The distinctive feature of the disputed domain name is “vuitton”, being also the distinctive features of the Complainant's trade marks. The verb “go” and the hyphen are indistinctive elements although they may suggest or invite the reader to go to the website with the word “vuitton”. After removing the generic top-level domain, only the word “vuitton” is left in its entirety.
It is well established practice to disregard the top-level part of the domain names, when assessing whether a domain name is identical or confusingly similar to the mark in issue. Société Anonyme des Eaux Minerales d'Evian and Societe des Eaux de Volvic v. Beroca Holdings B.V.I. Limited, WIPO Case No. D2008-0416.
The Complainant needs to establish a prima facie case showing that the Respondent has no rights or legitimate interests in respect of the domain name. See Croatia Airlines d.d. v. Modern Empire Internet Ltd., WIPO Case No. D2003-0455. Once such prima facie case is made, the burden will shift to the Respondent to prove that it has rights or legitimate interests in the disputed domain name.
In the present case, the Complainant has asserted registration and use of the registered trade marks VUITTON and LOUIS VUITTON prior to the Respondent's registration of the domain name <go-vuitton.com> on September 30, 2007. Further, the Panel notes that the names of the Respondent and the Respondent organization do not correspond in anyway with the domain name. From the evidence available to the Panel, the Respondent does not appear to be commonly known as “go-vuitton.com”. There is also no evidence available to demonstrate the legitimate non-commercial or fair use of the disputed domain name by the Respondent. The Complainant has confirmed that it has not licensed or otherwise authorised the Respondent to use any of its trade marks whether by incorporation in a domain name or otherwise.
The Panel sees no plausible explanation as to why it was necessary for the Respondent to adopt the word “vuitton” in its domain name.
The Panel is satisfied that the Respondent has no rights or legitimate interests in the disputed domain name.
The Complainant has sought to adopt the summary produced by Wikipedia on its own history and business activities in support of the claim that its trade marks and products have won worldwide recognition and fame as per Annex 8 of the Complaint. Although this is only a report or summary by Wikipedia and not by the Complainant itself directly, in the absence of objections raised by the Respondent, the Panel is entitled to take the contents of Annex 8 into account. This document refers to the opening of the Complainant's first shop at the Palace Hotel in Beijing in 1992 and its first global store in Shanghai in 2004. Together with the earlier registrations of the trade marks VUITTON and LOUIS VUITTON as indicated by the Japanese registrations described in Section 4 above as well as the other advertising efforts and sales described in Annex 8, the Panel is satisfied that at the time when the Respondent registered the disputed domain name (seemingly on or around September 30, 2007, a date much later than the Complainant's acquiring of its registered trade mark rights) it was done in bad faith with knowledge of the Complainant's business and Complainant's use of the VUITTON and LOUIS VUITTON trade marks.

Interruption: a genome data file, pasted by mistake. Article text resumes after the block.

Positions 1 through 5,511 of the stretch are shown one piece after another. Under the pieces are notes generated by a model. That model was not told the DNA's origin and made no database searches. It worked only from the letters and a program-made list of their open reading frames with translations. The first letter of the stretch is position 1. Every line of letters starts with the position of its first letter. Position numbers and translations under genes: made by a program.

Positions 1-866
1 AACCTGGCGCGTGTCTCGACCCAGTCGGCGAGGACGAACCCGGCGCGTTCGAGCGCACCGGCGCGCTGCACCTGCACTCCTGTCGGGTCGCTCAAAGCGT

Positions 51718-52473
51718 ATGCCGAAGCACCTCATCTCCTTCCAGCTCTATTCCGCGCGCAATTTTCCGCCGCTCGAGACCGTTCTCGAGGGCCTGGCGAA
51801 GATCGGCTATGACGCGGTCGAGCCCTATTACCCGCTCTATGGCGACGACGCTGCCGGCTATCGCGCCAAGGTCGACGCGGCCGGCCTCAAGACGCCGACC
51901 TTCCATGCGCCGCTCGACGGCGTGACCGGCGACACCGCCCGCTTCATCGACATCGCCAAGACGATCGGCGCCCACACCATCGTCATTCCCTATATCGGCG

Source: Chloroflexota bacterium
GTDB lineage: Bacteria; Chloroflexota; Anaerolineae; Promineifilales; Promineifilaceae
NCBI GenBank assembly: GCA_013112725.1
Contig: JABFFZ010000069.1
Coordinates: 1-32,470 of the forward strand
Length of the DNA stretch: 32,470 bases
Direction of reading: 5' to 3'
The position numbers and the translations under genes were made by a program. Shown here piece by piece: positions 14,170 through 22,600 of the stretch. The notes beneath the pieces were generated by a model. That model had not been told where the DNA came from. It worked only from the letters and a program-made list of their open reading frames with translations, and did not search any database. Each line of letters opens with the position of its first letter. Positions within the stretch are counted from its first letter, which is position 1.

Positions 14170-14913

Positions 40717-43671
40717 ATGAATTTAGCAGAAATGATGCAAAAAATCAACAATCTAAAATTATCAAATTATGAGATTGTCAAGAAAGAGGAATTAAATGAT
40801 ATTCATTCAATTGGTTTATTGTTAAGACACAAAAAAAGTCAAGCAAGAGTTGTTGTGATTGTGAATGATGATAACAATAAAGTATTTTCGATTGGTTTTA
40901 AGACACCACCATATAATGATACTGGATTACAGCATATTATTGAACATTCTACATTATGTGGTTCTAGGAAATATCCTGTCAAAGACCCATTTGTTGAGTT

The disputed domain name resolves to the “www.go-vuitton.com” website where goods bearing the Complainant's LOUIS VUITTON trade mark are offer for sale or sold. It is the Complainant's uncontradicted claims that (a) it has no business relationship with the Respondent (b) it has never granted the Respondent the right to use its trade marks and (c) goods of the same types marketed by the Complainant appearing in the website of K.K.Go-Vuitton are unauthorized copies of the Complainant's products which result in the public being misled into believing that such products, which are of questionable quality, are associated or otherwise connected with the Complainant resulting in serious damage and injury to them. The Respondent has registered the domain name and allowed K.K.Go-Vuitton to use it primarily for the purpose of operating a website selling goods in a way which disrupts the business of the Complainant. On the basis of the evidence adduced, the Panel finds that the presumption under paragraph 4(b)(iii) of the Policy has been invoked.
By using whether directly or indirectly, authorizing or permitting the use of the domain name by K.K.Go-Vuitton in the manner described above, the Registrant intentionally attempted to attract, for commercial gain, Internet users to go to the said website, by creating a likelihood of confusion with the Complainant's mark as to the source, sponsorship, affiliation, or endorsement of the website or products on the website. The Panel accordingly finds that paragraph 4(b)(iv) of the Policy has also been invoked.
The Panel finds that the domain name has been registered and is being used in bad faith under paragraph 4(a)(iii) of the Policy.
For all the foregoing reasons, in accordance with paragraphs 4(i) of the Policy and 15 of the Rules, the Panel orders that the domain name <go-vuitton.com> be transferred to the Complainant.
C. K. Kwong
Dated: December 30, 2009